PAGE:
Just 2 Diet Soft Drinks Per Day Can Dramatically Increase Risk of Premature Death, Study Says

September 12, 2019 Updated: September 12, 2019

Many people are aware of the massive amounts of sweeteners contained in soft drinks and just how detrimental this sugar consumption can be to their health. That’s one of the reasons that “diet” soft drinks have such a big share of the market. In fact, Diet Coke captures more of the consumer market than regular Pepsi.

Unfortunately, the science on artificially sweetened drinks is looking increasingly dire, as recent studies have conclusively shown. It seems that just avoiding refined sugar isn’t enough to keep you healthy.

According to research, drinking two or more glasses a day of any soda is associated with higher death rates.

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Excessive consumption of sugar has been known for a long time to be linked to diabetes, weight gain, heart disease, and stroke, among many other problems. However, many people hoped that simply by switching from Coke to Diet Coke they could avoid these issues.

While artificial sweeteners might not bring about “sugar diseases,” they carry their own host of issues, as a study from 10 European countries published on Sept. 3, 2019, in the Journal of the American Medical Association showed.

Pulling data from over 450,000 adults who consumed two or more soft drinks a day, the study “found that consumption of total, sugar-sweetened, and artificially sweetened soft drinks was positively associated with all-cause deaths.” Sugary drinks were more associated with “deaths from digestive diseases,” whereas their artificial counterparts were connected to “deaths from circulatory diseases.”

As study co-author Neil Murphy of the International Agency for Research on Cancer said to Reuters, the message is clear. “Our results for sugar-sweetened soft drinks provide further support to limit consumption and to replace them with other healthier beverages, preferably water.”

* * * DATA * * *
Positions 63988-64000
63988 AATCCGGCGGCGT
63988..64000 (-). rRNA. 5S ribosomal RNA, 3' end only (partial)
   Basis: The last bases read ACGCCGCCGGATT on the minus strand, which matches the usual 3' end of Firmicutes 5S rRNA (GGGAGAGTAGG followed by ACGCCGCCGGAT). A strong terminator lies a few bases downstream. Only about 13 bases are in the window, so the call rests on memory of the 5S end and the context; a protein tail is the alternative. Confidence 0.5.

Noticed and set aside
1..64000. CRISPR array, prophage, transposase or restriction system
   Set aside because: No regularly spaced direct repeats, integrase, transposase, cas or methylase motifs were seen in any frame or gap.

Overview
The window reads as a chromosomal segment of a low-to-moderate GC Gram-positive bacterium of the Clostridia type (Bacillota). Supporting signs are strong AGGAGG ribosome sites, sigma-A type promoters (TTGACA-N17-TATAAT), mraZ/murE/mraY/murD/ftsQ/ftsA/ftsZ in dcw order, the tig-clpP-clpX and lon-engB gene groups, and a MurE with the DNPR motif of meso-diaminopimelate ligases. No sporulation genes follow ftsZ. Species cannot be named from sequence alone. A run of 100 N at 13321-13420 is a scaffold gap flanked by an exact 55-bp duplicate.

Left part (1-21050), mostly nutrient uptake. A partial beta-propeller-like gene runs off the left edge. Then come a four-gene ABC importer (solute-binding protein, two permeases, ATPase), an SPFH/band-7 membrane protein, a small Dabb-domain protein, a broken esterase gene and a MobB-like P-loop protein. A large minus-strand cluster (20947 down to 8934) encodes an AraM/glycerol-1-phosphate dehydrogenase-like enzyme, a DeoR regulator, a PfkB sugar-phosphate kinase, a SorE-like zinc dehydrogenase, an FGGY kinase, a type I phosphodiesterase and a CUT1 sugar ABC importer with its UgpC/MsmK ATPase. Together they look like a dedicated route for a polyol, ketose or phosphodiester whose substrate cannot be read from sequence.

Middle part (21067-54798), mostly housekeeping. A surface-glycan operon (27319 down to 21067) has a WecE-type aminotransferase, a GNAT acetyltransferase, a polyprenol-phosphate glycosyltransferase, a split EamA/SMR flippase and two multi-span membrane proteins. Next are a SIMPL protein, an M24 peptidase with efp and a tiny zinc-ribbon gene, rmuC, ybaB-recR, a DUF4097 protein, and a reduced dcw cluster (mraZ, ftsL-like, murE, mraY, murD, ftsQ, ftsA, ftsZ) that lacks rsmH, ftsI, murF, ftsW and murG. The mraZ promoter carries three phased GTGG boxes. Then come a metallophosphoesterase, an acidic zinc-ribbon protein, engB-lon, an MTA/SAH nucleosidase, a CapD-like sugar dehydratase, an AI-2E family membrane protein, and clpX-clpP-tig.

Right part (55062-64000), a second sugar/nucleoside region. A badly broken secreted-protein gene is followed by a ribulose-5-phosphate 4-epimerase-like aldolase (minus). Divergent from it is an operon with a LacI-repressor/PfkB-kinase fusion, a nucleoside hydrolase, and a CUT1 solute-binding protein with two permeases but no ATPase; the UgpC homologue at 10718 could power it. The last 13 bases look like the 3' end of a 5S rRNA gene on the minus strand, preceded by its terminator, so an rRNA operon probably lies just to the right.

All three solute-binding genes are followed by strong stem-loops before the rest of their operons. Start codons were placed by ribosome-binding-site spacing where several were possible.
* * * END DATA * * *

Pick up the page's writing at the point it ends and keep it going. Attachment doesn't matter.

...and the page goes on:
But it’s not just this study that has revealed the grim truth behind soft drinks. A study in journal Circulation published on March 18, 2019, looked into both sugar-sweetened beverages (SSBs) and artificially sweetened beverages (ASBs) and their relationship to mortality among U.S. adults. The study found “consumption of SSBs was positively associated with mortality primarily through CVD [cardiovascular disease] mortality.”

Most shockingly, as CNN reported, the study found that, “Compared with women who had sugary beverages less than once per month, those who had more than two servings a day—defined as a standard glass, bottle or can—had a 63 percent increased risk of premature death.”

These studies go along with one conducted by the Women’s Health Initiative with a sample of 80,000 postmenopausal women. Once again they found that women who drank two or more artificially sweetened drinks every day “were 31 percent more likely to have a clot-based stroke, 29 percent more likely to have heart disease and 16 percent more likely to die from any cause,” per CNN. The study did not establish causation but merely observed a correlation.

Studies have shown that the artificial sweeteners within diet sodas can cause a series of health problems.

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What is the mechanism at work in artificial sweeteners that seems to go along with poor health outcomes? Some doctors wonder if consuming artificial sweeteners encourages people to consume more sweet stuff in other areas.

Neil Murphy explained to Reuters that “[t]here are other factors which may be behind the association we observed” between high consumption of artificially sweetened soft drinks and premature death. “For instance, high soft drink consumption may be a marker of overall unhealthy diet.”

Regardless of all that is at play, there’s a very easy way to avoid the conundrum. Rather than Coke or Diet Coke, drink water. If you need to flavor it with something to make it more palatable, then use a natural flavor like lemon juice, cucumber and mint, or honey. You might miss the pep that your Diet Coke break used to give, but you’ll be potentially saving yourself from very negative health effects.

Disclaimer: This article is for informational purposes only and is not a substitute for professional medical advice.

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